Every film should open with Youssou N’Dour singing. It’s a surefire way of ensuring that the audience stays hooked to the film to the end. At least I know I will stay to the end.
Every personality documentary film should make you feel comfortable and engage you. The director should make you love or loathe the character – it doesn’t really matter what – and you should just feel justified to do so and comfortable with your decision. In the case of Retour à Gorée (2007) which was shown at the Amakula Kampala Film Festival yesterday, the director Pierre-Yves Borgeaud hit all the right notes.
Retour à Gorée (Return to Goree) is the story of Youssou N’Dour’s journey following the epic trail by slaves from Africa and the USA and by the jazz music they invented. Youssou N’Dour’s challenge is to bring back to Africa a jazz repertoire and to sing those tunes in Goree, the island in Senegal that today symbolizes the slave trade.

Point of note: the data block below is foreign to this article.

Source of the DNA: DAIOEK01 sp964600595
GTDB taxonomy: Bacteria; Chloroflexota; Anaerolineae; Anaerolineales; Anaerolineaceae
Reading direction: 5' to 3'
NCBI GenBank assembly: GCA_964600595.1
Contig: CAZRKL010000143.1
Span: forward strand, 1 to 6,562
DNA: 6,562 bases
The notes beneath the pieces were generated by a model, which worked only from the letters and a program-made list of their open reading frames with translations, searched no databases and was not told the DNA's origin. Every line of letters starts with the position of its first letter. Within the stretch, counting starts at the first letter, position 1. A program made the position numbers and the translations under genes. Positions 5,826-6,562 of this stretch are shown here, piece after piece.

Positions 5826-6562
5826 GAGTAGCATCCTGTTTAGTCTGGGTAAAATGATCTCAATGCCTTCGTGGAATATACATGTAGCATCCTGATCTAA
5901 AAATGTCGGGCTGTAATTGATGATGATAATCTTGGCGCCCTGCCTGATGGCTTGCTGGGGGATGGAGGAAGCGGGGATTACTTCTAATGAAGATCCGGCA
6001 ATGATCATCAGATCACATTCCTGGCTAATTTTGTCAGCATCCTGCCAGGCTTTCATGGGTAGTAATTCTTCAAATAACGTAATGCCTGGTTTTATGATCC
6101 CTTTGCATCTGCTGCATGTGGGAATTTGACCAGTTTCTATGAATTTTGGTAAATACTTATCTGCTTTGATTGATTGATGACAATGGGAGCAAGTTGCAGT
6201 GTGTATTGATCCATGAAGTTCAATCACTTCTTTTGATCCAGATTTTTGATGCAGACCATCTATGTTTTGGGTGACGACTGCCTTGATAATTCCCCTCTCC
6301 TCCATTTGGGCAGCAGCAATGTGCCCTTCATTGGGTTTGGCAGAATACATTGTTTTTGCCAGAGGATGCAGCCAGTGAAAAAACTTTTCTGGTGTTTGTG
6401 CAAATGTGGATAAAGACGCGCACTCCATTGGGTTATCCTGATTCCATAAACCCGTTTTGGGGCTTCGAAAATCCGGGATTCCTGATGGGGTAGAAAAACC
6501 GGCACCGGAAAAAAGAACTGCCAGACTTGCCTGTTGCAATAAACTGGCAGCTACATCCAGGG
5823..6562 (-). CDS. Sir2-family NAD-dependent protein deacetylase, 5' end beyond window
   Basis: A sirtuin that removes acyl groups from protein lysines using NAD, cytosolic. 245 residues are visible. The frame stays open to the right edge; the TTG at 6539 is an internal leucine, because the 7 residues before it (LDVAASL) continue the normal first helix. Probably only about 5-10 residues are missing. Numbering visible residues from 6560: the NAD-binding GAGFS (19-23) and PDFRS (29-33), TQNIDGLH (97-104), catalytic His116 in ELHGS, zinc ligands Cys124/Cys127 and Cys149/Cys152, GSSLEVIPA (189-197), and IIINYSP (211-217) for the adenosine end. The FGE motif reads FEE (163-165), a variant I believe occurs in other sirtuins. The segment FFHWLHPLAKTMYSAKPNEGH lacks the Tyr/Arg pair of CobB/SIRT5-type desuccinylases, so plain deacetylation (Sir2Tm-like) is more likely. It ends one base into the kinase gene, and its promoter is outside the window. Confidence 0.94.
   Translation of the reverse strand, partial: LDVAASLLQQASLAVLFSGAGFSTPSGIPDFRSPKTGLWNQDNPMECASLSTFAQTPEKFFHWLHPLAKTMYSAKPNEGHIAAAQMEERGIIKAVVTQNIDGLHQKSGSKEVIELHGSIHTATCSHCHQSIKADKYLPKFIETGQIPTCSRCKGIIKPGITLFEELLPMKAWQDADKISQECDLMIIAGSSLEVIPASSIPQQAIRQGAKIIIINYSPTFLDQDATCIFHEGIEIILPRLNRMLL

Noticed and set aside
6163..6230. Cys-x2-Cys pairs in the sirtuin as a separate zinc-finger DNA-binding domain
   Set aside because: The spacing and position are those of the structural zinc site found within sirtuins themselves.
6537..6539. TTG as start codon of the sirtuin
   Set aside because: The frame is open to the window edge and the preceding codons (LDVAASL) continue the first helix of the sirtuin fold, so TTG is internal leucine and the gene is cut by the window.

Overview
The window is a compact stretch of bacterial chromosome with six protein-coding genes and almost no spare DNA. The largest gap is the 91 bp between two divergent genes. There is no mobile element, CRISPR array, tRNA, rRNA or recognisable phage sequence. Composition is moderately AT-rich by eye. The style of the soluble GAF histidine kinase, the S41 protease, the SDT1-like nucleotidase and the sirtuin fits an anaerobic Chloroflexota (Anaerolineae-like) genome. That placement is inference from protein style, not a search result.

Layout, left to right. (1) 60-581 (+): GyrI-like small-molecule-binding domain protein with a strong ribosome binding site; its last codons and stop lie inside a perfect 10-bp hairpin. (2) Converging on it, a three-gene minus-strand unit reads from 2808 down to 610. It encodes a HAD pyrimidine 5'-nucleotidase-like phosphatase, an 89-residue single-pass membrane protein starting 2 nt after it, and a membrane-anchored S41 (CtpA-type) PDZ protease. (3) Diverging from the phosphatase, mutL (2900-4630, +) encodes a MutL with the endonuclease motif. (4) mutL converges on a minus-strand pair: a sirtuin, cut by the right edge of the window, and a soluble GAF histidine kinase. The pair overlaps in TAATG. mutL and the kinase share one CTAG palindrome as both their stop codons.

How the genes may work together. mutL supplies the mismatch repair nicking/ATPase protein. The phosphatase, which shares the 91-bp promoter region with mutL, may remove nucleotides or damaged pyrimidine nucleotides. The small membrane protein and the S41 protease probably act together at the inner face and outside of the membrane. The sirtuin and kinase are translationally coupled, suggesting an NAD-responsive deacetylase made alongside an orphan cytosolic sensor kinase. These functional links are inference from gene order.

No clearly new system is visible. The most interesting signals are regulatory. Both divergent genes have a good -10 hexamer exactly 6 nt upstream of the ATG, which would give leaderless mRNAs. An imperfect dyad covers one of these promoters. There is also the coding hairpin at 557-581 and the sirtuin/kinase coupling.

On his journey, Youssou N’Dour is joined by a brilliant cast of jazz artists including Tunisian pianist Moncef Genoud who helps to reinvent Youssou’s sound. Others in the cast are renowned New Orleans drummer Idris Muhammad, bassist James Cammack of the Ahmad Jamal Trio, as well as Pyeng Threadgill, Grégoire Maret, Ernie Hammes, and Wolfgang Muthspiel, also of the Ahmad Jamal Trio.
Youssou N’Dour travels from Goree to Atlanta, New Orleans, New York, Luxembourg and back to Goree, incorporating jazz and gospel undertones to his music. The film climaxes with a concert played at the ruins of Goree.